South Africans are positively giddy that Suze Orman, a personal finance expert who is a household name in the U.S., has chosen to buy property in their country. She purchased a home in Northcliff, one of Johannesburg’s poshest areas, according to iafrica.com. Apparently, South Africa is the only other country besides the U.S. where Orman owns a place.
Orman’s purchase, local real estate professionals hope, speaks well of the property market in the country. Johannesburg is becoming the city of choice for professionals and companies who want to take advantage of its closeness to African markets, Lew Geffen, Chairman of Sotheby’s International Reality, told iafrica.com. The fact that Johannesburg has a good business infrastructure, ranging from international standard banks to telecommunications, puts it ahead of its African counterparts. The city also has a range of options in the luxury home sector, another quality lacking in other African cities.
Real estate prices are still reasonable, especially for international buyers who come into the market with a strong foreign currency against the South African rand. For example, prices for apartments at The Cliffs, the luxury development where Orman bought a home, fall somewhere between $500,000 and $900,000 — very much within reach of the wealthy who are used to London style prices. It is predicted that Johannesburg’s profile as an up and coming international city will increasingly push its property market into the lime light.
South Africa has also emerged as a destination for Europeans, most notably Germans, who come in search of sunshine. Highly sought out are stand-alone properties located in the Western Cape, a South African province bordered by the Indian and Atlantic oceans. Cape Town, one of the country’s well-known cities, is the capital of the Western Cape. In addition, bed and breakfast properties are being snapped up by foreign buyers who wish to run a hospitality business in some of the most beautiful parts of the country, iafrica.com reported.
The Eastern Cape, one of South Africa’s poorest regions, is also emerging as a popular choice among those who are looking to buy property for a relatively cheaper price. Holiday villages such as Oyster Bay have attractive market prospects, according to BusinessDay, a South African business journal. The Eastern Cape is giving way to development as the number of tourists who choose it as a destination continues to increase.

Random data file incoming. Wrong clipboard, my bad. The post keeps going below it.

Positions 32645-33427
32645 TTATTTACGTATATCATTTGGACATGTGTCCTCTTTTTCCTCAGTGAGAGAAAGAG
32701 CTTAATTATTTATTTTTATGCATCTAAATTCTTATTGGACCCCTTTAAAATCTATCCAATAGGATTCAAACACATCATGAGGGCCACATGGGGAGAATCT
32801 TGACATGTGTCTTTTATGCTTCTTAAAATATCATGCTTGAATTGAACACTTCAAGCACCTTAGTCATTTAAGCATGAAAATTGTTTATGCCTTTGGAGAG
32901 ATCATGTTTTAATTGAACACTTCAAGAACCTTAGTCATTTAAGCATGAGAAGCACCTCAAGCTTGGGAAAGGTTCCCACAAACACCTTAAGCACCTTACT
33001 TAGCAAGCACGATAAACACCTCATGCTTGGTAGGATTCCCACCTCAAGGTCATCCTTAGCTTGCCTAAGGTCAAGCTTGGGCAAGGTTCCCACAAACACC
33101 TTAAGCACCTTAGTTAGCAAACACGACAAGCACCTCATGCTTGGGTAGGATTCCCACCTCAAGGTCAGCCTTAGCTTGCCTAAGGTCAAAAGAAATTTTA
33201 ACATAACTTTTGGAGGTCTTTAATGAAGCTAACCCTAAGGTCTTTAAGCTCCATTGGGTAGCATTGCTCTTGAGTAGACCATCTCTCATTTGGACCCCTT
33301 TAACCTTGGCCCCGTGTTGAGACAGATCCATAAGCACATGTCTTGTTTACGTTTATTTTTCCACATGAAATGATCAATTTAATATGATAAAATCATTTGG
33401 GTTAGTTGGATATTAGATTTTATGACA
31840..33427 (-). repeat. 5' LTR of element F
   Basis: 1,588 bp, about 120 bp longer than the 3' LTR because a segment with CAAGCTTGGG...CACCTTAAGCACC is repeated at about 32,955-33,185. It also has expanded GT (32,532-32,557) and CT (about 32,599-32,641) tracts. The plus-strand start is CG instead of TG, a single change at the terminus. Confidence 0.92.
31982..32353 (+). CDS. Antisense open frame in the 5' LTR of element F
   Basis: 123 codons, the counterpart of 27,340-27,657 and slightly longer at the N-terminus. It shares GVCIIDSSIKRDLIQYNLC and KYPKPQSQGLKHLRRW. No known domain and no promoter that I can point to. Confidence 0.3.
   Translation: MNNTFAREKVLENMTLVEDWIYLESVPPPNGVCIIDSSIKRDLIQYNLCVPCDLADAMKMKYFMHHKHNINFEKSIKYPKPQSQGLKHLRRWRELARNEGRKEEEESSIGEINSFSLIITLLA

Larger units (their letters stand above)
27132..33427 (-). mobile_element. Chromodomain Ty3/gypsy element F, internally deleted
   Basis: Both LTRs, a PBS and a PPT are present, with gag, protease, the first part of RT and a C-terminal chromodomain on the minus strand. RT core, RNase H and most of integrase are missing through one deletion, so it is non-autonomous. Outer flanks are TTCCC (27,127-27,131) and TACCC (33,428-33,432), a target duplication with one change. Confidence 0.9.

Despite the global recession and property market blues, demand for real estate is improving little by little according to iafrica.com. This year’s First National Bank (FNB) Residential Property Barometer report for the first quarter showed that demand is picking up albeit at a slow pace. The report is based on property agents’ rating of demand in their areas on the scale of 1 to 10. The rating reflected a rise from 4.1 in the third quarter of 2008 to 4.8 in the first quarter of 2009. However, when compared to last year’s, current figures are still lower.
The market improvement has had a limited effect on buoying the expectations of professionals working in the real estate sector. Only 41 percent felt market demand will pick up further during the next quarter. In addition, 31 percent felt credit restrictions put in place by banks were still too strict making it difficult to obtain mortgages and in turn hurting the property sector further. Nineteen percent of respondents felt the gloomy mood surrounding the economy in general and the property sector in particular is also impeding recovery.
The latest FNB figures also showed that prices were down by 7.8 percent in March 2009 when compared to the same time last year, according to iafrica.com. Experts speculate that the price decline is partly a result of oversupply in the residential market. Prices will likely continue to slide throughout 2009 alongside South African disposable income, which has shown negative growth for the last two quarters of 2008.
The South African economy is severely affected by the global economic recession. Demand for the country’s exports has been low and commodity prices continue to remain unstable. More and more people are choosing to hold on to their money as recession begins to hit the economy harder. The tight credit conditions in South Africa are not expected to improve anytime soon either.